Dan Waldschmidt lists the number one radical belief of super-star business leaders as “Just because you aren’t sure what to do doesn’t mean you shouldn’t do anything.”
It’s scary to take a risk. When fear comes calling, the first instinct is for self-preservation, and the result is procrastination. Great ideas never get implemented. Strategic plans go in binders on shelves. Opportunities get missed. The leader didn’t go for it. Too much risk aversion disqualifies you from leadership. Maybe it’s great to have in the finance department, but not at the top. Instead of getting all these consequences, create an atmosphere of “going for it”!
One of the distinctives of great leaders in history and in business today who truly achieved great results and produced truly consequential change are ones who took calculated but significant risks that paid off. They bet the farm on ideas that led to breakthroughs. And people follow leaders who undertake meaningful changes connected to a strategy. It’s like they are waiting to see someone go big.
We aren’t talking about deciding on emotions—you never win based on emotion-based decisions. We are talking about winning by creating a big idea, taking the first step, then another, then another—and seeing if momentum comes along for the ride. Executing on the idea. When you have the Big Mo of momentum on your side, it’s like a snowball rolling downhill.
So, what stops us from starting? No one wants to make a mistake, but it’s paralyzing to live life and to lead a business that way because of all you miss out on. You have to develop a tolerance of mistakes made in pursuit of company vision and goals. Now, not the mistakes that would get you featured negatively in your local newspaper. Nope, zero tolerance for those. And not the same mistakes, mind you. That’s just not learning and growing and displays a recklessness that hurts the team. But if you are moving forward and expecting to not make any mistakes, it’s just not reality. It’s a good sign! One company I heard of celebrates the Best Mistake Award each quarter; they actually praise the person who took a calculated risk and it didn’t work out–because it showed initiative!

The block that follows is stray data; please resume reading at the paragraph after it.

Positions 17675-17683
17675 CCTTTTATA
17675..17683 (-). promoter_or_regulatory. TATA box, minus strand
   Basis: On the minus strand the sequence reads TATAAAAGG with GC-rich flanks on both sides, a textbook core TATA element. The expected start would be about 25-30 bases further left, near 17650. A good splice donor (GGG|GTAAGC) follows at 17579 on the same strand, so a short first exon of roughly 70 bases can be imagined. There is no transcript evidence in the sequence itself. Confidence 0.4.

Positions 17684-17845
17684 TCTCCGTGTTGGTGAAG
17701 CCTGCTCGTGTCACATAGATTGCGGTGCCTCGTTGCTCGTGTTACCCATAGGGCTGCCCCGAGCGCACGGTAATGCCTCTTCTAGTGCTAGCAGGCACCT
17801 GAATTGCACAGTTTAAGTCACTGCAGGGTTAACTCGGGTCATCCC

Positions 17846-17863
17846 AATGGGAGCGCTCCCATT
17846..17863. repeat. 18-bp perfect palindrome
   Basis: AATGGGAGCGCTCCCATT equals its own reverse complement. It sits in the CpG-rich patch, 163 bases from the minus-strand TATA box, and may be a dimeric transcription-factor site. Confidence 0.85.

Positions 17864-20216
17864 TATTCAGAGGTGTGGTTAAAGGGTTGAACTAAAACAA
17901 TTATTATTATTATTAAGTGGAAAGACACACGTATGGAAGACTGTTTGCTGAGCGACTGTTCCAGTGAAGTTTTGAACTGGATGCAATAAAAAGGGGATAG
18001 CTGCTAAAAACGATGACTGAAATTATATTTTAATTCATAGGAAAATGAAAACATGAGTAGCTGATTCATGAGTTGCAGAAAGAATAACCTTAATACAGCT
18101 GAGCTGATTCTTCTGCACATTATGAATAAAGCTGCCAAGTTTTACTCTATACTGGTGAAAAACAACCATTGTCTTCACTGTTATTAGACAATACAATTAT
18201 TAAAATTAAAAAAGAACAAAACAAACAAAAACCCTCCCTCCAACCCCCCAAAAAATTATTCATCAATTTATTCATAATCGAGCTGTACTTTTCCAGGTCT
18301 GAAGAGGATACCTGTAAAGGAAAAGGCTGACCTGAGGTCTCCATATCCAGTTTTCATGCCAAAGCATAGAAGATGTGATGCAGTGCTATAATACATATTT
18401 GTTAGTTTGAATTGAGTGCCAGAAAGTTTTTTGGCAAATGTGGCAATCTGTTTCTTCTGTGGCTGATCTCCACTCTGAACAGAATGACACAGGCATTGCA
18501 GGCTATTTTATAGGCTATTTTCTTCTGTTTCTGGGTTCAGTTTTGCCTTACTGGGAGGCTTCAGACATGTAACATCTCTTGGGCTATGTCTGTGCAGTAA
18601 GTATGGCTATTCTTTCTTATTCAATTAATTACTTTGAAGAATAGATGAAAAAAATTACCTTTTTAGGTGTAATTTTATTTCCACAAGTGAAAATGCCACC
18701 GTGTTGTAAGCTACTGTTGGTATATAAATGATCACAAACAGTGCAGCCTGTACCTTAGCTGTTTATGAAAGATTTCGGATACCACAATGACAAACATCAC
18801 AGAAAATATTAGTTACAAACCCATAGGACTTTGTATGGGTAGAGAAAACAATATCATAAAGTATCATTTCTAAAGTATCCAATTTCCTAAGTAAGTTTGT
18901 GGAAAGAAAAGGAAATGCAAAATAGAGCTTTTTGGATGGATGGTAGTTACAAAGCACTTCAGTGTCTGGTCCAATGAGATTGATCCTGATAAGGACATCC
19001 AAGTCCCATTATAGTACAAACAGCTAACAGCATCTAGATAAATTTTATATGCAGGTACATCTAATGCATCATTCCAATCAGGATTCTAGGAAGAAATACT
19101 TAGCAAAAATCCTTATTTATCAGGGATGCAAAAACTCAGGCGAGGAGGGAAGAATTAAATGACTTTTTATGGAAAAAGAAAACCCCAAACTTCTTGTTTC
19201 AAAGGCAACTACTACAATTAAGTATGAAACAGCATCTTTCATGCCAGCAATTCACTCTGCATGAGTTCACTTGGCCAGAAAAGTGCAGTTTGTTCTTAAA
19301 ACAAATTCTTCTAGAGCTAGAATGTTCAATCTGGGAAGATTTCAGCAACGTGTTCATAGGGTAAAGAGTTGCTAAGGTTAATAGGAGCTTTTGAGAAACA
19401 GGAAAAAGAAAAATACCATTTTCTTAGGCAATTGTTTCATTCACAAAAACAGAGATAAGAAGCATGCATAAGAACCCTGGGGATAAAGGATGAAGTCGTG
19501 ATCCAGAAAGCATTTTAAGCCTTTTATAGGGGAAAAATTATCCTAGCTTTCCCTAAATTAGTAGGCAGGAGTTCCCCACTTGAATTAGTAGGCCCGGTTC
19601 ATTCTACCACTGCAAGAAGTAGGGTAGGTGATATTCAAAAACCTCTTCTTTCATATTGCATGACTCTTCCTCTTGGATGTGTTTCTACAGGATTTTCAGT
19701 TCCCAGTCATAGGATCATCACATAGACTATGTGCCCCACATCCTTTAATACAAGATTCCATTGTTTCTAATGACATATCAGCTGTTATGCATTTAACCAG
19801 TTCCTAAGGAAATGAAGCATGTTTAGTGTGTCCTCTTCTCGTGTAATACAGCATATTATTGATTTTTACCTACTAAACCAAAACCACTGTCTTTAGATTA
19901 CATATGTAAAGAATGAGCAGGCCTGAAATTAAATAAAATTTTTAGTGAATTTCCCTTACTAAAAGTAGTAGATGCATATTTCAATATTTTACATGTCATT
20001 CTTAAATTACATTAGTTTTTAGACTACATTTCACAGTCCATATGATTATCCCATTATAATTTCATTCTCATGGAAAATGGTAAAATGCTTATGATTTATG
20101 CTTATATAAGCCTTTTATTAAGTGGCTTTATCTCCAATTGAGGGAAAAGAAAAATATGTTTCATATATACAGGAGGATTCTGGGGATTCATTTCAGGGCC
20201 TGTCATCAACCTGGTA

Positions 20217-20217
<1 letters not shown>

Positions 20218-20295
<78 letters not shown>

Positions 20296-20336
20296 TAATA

Over-planning is another obstacle to starting. This is when you have staff meetings with the same discussion topic week after week with no decision or game plan developed to move forward. Staff members from many businesses tell me that this happens frequently in their meetings, and it starts to create apathy in them for meeting together, as well as to lower respect for their leader. Or, how about the constant kicking of the issue to a “committee” or “task force” or a teammate that has no deadline to get a specific task done? Frustrating!
One personality style doesn’t have any problem with just starting: the high “D”, driver, dominant, lion-like style. They eat initiative for lunch! But if you struggle with pulling the trigger on the first step of an initiative where the outcome is uncertain, use the most action-oriented core team members to “push” you to make the call and hit the go-button. Ask them to call you on it when you are the one stopping the change from happening, because I believe that leaders are the actual ones who prevent change from happening, not the employees. Also, ask them to call you on any time that you start losing your nerve in the middle of an implementation plan and start getting all negative on the potential for success before it’s been seen through. No one wants to follow a non-courageous or passive leader (sounds like an oxymoron to me!); so, even though being called out is uncomfortable, your non-fear-based response will gain you followership.